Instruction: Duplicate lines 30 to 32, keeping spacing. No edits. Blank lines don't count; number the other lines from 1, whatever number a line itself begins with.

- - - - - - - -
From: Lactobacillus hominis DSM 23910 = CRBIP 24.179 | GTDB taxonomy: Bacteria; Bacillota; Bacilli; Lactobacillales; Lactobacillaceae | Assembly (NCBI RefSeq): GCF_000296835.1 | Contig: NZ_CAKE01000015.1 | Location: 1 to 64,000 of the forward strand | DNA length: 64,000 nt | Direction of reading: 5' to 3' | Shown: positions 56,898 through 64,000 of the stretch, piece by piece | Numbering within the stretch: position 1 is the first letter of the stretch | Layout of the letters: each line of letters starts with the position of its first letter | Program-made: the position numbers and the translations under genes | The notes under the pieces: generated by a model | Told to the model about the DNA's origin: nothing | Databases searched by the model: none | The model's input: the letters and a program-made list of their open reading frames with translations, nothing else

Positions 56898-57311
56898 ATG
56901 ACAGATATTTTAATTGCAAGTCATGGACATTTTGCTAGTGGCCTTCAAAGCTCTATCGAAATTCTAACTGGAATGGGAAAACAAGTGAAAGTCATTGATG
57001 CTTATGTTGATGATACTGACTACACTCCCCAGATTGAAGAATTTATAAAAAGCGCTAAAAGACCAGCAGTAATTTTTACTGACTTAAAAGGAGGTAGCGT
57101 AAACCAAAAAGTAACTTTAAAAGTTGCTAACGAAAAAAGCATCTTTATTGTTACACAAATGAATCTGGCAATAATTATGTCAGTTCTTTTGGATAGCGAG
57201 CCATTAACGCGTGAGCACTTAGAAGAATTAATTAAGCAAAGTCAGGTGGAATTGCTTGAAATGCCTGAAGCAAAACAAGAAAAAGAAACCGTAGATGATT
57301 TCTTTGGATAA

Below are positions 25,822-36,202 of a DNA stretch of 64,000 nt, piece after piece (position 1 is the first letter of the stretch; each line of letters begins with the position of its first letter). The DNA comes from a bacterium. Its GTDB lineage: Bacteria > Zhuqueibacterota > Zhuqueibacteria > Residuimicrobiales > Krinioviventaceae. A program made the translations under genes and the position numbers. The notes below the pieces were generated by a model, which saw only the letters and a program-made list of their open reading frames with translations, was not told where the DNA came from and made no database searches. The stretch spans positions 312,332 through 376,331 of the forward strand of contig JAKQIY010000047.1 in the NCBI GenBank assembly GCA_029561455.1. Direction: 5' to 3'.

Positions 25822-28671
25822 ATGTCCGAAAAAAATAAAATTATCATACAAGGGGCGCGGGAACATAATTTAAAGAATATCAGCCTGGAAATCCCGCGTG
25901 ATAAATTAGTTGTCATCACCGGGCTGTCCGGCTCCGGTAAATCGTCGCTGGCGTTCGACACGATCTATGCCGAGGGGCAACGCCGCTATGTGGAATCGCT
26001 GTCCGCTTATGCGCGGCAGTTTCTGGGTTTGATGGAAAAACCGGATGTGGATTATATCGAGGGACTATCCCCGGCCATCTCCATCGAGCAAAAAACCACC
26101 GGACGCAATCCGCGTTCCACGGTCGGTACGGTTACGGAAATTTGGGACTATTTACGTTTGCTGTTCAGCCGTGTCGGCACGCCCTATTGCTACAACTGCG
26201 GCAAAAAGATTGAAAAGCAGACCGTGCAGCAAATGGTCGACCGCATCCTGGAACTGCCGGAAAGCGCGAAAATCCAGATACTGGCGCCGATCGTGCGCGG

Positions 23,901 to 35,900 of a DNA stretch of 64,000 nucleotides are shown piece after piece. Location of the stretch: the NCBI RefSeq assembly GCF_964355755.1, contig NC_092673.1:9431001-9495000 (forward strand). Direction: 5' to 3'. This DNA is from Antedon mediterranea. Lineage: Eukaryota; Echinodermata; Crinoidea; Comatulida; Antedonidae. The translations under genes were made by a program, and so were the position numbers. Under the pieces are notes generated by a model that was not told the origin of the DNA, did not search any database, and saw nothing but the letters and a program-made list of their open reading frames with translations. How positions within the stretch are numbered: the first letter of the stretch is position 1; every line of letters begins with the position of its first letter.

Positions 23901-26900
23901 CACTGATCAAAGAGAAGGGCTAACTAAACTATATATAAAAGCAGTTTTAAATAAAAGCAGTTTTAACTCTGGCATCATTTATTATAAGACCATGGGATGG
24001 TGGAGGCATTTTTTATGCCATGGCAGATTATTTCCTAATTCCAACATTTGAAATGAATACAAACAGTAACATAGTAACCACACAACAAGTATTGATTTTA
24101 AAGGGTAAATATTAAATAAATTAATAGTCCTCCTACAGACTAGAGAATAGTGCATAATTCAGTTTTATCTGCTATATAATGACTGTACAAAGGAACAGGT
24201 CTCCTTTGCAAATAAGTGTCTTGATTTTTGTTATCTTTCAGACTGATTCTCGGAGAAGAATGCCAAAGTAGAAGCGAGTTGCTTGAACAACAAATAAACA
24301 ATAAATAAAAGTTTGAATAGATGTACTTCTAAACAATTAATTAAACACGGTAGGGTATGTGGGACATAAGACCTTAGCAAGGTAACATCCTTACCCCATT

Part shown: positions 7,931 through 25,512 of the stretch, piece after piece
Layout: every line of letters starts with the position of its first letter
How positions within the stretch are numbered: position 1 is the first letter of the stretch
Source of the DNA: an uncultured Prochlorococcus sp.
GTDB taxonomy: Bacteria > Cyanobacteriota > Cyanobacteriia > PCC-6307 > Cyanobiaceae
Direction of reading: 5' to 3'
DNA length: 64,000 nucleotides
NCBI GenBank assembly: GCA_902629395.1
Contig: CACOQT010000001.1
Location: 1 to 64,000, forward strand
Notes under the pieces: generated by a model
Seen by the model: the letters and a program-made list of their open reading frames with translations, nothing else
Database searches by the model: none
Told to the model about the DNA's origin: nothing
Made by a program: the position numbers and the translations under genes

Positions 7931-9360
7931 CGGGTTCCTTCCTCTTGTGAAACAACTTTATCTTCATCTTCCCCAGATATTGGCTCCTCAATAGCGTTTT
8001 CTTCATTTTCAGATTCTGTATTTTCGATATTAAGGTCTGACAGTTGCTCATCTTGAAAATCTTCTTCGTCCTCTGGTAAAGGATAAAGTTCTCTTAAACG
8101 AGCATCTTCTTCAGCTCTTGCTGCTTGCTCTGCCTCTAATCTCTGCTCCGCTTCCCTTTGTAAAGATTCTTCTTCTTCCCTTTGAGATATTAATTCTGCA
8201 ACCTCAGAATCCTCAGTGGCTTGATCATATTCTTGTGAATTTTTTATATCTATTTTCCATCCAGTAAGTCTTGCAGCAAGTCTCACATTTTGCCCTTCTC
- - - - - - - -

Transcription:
NCBI GenBank assembly: GCA_902629395.1
Contig: CACOQT010000001.1
Location: 1 to 64,000, forward strand